Consequently, gay conservatives have become the “bisexuals” of the political scene; they get crap from all sides. From the right: Oh, if you believe in gay marriage, you must buy into the whole gay agenda. From the left: If you are a conservative, you can’t be a good homosexual, because you support the oppression of our people.

QueerFest 2007 - Gay, Lesbian and Straight Education Network - (c) 2007 - Chris Barnhart

But the gay rights movement isn’t the only civil rights movement that has gone astray. Recently, feminists have come out against strong conservative women. Gloria Steinem recently claimed, in an interview with Katie Couric, that you “can’t be a feminist if you’re pro-life.” Amanda Marcotte, another  leftist nutbag, claimed that Sarah Palin believes that women are stupid and doesn’t want to offer them a choice. (Read Lori Ziganto’s excellent assessment of modern feminism on RedState here.)

A female Democrat politician recently said that you had to “look up the skirts” of Republican women to see if they were really women.

Remember when the official motto of feminism was: the radical notion that women were people? Yeah, I bought that shirt, and I still believe in that statement of equality through liberty. But if I run across it in my collection of clothes now too small to fit me, I’ll burn it, because that is not what feminism is about any longer.

When I was in college, I remember reading about the early years of NOW, and how the organization was run by white women, with black women relegated to clerical duties.

Perhaps feminism was never about equal rights for women, but about equal rights for some women, with the rest of them subject to oppression. Just as long as that oppression isn’t by men, then it’s OK.

QueerFest 2007 - "We want the right to be in the military. But you can't SHOOT anyone!" - (c) 2007 - Chris Barnhart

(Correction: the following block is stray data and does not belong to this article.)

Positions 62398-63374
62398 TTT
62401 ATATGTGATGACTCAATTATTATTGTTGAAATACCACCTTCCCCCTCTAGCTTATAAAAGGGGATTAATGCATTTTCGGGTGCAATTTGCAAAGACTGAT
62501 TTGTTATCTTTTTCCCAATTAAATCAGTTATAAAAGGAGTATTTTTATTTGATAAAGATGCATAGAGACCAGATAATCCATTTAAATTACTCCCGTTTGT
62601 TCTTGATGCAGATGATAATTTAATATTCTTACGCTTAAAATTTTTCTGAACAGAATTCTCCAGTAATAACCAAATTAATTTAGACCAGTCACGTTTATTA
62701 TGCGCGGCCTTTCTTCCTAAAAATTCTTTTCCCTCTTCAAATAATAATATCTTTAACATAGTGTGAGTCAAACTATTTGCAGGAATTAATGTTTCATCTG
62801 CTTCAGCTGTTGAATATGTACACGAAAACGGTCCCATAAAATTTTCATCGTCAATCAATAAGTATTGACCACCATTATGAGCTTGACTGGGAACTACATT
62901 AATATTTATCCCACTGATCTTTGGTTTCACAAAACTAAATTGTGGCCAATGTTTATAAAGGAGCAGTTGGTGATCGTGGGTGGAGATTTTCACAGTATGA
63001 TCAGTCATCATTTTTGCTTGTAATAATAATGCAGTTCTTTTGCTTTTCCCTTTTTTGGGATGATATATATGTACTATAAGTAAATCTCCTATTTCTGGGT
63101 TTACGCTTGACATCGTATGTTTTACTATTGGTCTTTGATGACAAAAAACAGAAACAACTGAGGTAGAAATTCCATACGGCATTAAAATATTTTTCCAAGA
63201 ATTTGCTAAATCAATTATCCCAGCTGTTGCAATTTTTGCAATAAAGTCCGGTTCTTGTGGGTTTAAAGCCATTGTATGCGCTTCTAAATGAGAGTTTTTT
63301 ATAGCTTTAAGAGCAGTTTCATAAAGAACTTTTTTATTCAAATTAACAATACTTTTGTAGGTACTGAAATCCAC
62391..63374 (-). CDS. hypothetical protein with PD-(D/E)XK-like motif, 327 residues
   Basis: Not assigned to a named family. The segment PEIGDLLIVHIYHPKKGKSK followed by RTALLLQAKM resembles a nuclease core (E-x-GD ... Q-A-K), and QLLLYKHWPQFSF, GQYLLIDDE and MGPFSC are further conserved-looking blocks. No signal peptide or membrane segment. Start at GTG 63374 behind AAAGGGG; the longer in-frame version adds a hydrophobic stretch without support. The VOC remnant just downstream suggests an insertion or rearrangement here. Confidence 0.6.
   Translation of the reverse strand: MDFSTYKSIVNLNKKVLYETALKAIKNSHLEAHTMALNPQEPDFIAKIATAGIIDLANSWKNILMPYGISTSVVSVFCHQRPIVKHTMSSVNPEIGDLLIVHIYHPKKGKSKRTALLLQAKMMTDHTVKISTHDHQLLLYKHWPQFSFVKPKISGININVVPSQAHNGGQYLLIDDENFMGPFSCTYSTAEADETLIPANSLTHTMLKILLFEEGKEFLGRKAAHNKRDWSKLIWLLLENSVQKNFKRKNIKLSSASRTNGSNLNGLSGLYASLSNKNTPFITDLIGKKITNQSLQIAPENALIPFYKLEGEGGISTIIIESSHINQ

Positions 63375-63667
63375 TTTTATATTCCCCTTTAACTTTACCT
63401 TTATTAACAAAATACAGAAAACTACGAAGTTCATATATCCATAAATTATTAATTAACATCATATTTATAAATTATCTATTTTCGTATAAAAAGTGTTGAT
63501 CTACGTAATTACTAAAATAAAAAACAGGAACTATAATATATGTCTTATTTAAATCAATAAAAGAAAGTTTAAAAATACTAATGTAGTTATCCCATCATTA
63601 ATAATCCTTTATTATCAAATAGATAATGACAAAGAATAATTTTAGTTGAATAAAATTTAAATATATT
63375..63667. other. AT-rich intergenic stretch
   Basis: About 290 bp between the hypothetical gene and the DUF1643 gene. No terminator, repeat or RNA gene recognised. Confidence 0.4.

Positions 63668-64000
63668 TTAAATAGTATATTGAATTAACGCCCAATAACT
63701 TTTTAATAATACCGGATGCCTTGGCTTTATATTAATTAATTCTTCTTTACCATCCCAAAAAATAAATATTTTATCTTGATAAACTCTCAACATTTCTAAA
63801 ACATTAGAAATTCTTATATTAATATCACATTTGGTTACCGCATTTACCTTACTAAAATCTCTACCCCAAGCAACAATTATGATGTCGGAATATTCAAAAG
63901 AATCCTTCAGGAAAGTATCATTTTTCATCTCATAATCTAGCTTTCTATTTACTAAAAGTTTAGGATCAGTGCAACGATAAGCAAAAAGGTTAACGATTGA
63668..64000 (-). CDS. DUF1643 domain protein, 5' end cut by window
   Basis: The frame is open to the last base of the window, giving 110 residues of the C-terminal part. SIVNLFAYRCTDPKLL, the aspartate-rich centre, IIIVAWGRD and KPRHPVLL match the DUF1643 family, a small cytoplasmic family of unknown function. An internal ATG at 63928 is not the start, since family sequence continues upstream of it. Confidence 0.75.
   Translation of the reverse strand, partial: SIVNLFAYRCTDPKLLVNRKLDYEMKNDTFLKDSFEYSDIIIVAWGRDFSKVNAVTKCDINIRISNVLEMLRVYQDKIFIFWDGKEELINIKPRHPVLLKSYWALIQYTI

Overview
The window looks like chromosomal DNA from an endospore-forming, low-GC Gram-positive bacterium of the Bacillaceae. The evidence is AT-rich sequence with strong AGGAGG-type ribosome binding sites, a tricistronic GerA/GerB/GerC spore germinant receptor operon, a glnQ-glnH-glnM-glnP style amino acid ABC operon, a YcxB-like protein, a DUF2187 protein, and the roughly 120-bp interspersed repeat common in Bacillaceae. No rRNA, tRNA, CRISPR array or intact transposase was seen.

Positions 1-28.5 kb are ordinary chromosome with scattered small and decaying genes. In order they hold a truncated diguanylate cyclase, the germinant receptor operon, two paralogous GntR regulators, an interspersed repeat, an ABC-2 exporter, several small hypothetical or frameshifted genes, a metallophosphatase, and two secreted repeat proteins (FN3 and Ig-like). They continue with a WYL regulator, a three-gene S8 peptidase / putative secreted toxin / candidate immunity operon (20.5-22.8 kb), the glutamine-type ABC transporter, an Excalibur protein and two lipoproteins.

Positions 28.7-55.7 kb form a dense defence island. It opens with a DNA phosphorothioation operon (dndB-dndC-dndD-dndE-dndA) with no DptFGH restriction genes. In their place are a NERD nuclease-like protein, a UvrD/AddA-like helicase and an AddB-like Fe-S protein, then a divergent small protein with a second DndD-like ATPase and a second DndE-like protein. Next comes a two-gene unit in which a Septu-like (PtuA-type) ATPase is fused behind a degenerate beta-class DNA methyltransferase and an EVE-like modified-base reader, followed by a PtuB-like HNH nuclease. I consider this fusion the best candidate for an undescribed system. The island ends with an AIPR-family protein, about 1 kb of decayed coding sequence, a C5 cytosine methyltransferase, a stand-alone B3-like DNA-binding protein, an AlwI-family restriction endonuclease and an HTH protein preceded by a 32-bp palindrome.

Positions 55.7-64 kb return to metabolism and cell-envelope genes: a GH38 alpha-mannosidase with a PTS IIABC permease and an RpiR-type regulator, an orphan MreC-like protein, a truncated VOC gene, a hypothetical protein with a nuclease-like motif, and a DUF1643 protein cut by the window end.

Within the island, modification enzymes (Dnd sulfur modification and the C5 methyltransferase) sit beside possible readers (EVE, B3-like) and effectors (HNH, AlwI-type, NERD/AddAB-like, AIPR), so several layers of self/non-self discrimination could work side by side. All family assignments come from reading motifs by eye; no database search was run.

Feminism, gay rights, the civil rights movement of the 60’s: all of these started off with truly noble intentions. And every single one of these movements have been hijacked to further an agenda that is antithetical to its original purpose. These movements aren’t about freeing anybody; they’re about corralling so-called minority members and getting them to toe the party, progressive line.

No thanks. Not for me. I am a fully actualized American! I will pick and choose which social issues I support, and I will support them in my own way. And I will speak out against those I find are wrong. Even if I wanted to be a liberal again, I couldn’t for this very reason. I’m not welcome. Original thought, honest debate and the sharing of opposing opinions aren’t acceptable. Only conformity. Only minority-status identification.

I’ve read Madeleine L’Engle, and I’ve been to Camazotz, thank you. There’s no way in hell I’m going back. So, rather than go party with the progressive approved homosexuals this weekend, I’m going to stay home and read the Constitution. And realize it applies to all Americans, not just the minority ones.

5 Responses to “The Problem With Civil Rights Groups”
  1. bteacher99 says:

    You could probably say the same thing about some conservative groups: started off nobly, got sidetracked or corrupted along the way. We need to keep our focus.